Hint: select just one or two actions here to ensure your wellbeing plan is easy to action.
Finances, cash flow and debt can be a massive cause of stress, particularly when your business is your livelihood and source of income. One way to reduce financial stress is to ensure you are doing everything you can to organise and manage your finances.
Red tape can be a pain to any small business owner, causing additional paperwork and delays, and leading to frustration, stress and lack of motivation. While we can’t change the rules, being well prepared is one of the best ways to minimise the stress associated with navigating red tape.
Maintaining a balance between work and home can be difficult, particularly if you live and work in the same place. Making a conscious effort to spend more time away from work can be helpful.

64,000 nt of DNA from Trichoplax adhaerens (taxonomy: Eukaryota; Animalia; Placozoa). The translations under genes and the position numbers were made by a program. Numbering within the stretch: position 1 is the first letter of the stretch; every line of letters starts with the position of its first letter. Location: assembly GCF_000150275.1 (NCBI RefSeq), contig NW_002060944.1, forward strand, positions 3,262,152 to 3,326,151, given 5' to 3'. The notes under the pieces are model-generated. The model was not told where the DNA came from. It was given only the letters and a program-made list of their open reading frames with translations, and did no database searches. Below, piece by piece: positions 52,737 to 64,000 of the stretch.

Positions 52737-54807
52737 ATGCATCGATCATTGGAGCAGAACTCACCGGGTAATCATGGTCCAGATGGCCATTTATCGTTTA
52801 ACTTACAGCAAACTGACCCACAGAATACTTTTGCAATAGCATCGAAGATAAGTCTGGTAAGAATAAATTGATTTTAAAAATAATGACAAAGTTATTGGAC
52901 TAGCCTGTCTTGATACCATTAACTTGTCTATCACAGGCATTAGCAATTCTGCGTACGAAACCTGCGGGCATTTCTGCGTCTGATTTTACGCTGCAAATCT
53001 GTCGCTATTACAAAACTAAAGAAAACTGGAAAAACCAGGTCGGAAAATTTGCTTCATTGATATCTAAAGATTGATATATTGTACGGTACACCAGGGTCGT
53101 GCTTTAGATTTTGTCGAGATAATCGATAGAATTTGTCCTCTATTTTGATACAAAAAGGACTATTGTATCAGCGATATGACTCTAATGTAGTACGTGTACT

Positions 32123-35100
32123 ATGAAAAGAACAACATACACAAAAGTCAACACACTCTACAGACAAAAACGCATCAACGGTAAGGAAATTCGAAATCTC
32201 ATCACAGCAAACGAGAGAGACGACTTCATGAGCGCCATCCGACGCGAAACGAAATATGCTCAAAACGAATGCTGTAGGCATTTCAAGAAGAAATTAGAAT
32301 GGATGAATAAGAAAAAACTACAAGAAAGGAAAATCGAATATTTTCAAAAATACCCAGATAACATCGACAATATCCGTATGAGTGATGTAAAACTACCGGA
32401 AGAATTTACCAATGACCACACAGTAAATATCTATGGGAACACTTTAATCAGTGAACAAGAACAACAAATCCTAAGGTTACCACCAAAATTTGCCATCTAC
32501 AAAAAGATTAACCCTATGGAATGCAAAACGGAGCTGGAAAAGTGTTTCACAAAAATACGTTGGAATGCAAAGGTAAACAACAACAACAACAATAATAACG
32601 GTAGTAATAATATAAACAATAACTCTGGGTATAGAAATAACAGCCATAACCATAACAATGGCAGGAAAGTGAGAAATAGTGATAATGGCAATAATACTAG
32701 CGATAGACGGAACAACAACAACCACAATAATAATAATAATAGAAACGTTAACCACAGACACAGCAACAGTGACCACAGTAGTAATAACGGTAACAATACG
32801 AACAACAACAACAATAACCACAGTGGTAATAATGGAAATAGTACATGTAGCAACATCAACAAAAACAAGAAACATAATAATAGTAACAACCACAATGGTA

Taking time off from work can be a small break for leisure and holidays, or can be an unexpected absence due to events like illness, floods or bushfires. Planning for how you will take time off now will make it easier when the time comes.
Making time for friends and family has been identified as the best way to manage wellbeing by agribusiness owners. It can help you talk things through, gain perspective on issues, or take your mind off your worries. Isolation can be a real issue for people living in rural areas, so connecting with others is important to help manage the effects of stress.
Making time for the things you enjoy doing will help you relax and recharge. When thinking about your interests, think of things that aren’t related to the work you do.